A practical guide to creating learning slide shows: part 1

Practical guidesIn a learning context, slides have traditionally been used as ‘speaker support’ – visual aids to support live presentations. However, slide shows produced using Microsoft’s PowerPoint or Apple’s Keynote also provide a useful way to deliver packaged content for self-directed learning. This practical guide explores the potential for packaged slide shows as a learning tool and describes the many ways in which these can be developed and deployed.

Slides as speaker support
Slides have traditionally been used primarily for speaker support

Media elements

A slide show can incorporate all major media elements. Although the dominant forms are always likely to be still images and text, presentation software also makes it possible to animate the text and images on slides, as well as to import audio and video.

Interactive capability

As we shall see, there are many ways of distributing slide shows. Many of these are essentially passive – you watch the slide show as you would a video. Although some formats – including native PowerPoint – have the potential for quite sophisticated interactivity, this is not the normal use of packaged slide shows and we will not be examining this application in any detail in this practical guide.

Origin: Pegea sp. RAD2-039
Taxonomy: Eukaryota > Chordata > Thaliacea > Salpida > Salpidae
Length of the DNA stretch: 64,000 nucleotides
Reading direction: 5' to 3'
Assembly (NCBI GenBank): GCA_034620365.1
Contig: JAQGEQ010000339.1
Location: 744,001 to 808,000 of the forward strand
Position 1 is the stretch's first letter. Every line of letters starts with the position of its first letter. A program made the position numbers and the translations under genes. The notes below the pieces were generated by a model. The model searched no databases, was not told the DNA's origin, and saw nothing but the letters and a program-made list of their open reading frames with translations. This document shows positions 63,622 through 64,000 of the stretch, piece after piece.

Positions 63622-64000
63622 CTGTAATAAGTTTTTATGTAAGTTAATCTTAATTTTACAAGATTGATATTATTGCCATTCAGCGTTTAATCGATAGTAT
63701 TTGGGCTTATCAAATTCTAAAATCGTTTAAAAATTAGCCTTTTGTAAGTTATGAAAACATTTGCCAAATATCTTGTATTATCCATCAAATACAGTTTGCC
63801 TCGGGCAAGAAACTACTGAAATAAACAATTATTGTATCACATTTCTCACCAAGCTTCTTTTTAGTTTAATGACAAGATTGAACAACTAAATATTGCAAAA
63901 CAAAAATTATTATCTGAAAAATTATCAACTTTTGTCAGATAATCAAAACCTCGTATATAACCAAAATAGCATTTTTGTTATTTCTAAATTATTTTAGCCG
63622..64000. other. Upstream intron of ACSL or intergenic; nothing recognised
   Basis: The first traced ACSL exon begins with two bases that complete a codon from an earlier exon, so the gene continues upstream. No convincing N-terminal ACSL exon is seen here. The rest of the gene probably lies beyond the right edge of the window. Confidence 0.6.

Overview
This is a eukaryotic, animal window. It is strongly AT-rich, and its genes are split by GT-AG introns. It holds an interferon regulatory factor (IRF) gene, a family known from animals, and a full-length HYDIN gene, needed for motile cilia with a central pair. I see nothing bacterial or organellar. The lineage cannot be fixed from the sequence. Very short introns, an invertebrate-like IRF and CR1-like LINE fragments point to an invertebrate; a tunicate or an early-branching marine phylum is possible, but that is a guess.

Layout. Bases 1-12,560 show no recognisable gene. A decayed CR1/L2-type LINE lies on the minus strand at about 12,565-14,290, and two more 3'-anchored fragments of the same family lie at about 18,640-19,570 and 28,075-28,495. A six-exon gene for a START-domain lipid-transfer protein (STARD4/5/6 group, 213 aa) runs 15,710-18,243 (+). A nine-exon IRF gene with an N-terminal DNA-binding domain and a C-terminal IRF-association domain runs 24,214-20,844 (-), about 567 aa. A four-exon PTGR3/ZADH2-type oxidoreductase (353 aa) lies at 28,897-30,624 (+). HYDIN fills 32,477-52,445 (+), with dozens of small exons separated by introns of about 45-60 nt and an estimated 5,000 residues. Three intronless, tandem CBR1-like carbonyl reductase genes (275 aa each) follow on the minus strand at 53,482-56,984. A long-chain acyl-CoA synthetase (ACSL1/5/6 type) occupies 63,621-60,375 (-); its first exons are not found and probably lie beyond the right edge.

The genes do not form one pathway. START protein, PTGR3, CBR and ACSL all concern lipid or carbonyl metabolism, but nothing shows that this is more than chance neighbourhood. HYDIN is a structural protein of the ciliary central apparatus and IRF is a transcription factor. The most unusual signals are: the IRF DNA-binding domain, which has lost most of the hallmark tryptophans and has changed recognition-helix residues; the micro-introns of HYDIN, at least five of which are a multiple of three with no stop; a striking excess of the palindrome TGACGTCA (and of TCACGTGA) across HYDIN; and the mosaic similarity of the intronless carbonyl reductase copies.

As passive media, the use of packaged slide shows is largely limited to the following learning strategies:
Exposition – required viewing as part of a set curriculum
Exploration – as developmental material for use by learners at their own discretion
Slide shows could also act as supporting material within other strategies – instruction and guided discovery – but only as one element in a blend.

Applications

While limited in terms of interactive capability, slide shows have a great many applications. Even without narration, they can provide a visually-dynamic and engaging way to present relatively small chunks of learning content. Where they are less suitable is in presenting large bodies of text. Text is much more satisfactorily handled on a web page or in a PDF, both of which more easily allow the reader to search and scan.

WIkipedia page
If you want to present lots of text, you're better off using a web page

When combined with an audio narration, slide shows take on many of the characteristics of video, allowing the learner to maintain visual focus on a sequence of images while these are explained in audio. Obviously if the intention is to depict actual events, in full motion, slides will not do as well as material captured with a video camera.

Formats

You have a wide range of distribution formats to choose from, each with its own distinct capabilities:

Animation? Interactivity? Narration? Easy distribution?
Native PowerPoint/Keynote Yes Yes Yes Yes if users have the application used to create
the presentation
PDF No No No Yes
Flash (using tools such as Articulate, Adobe Presenter or Snap! by Lectora) Yes Yes Yes Must be uploaded to an LMS/web server
Video Yes No Yes Yes but large files
SlideShare No No Only with special ‘Slidecasting’ facility Yes if users have Internet access.You can embed the
presentations in blogs and web pages

We’ll be examining these options in much more detail in future postings.
Coming next: creating the slides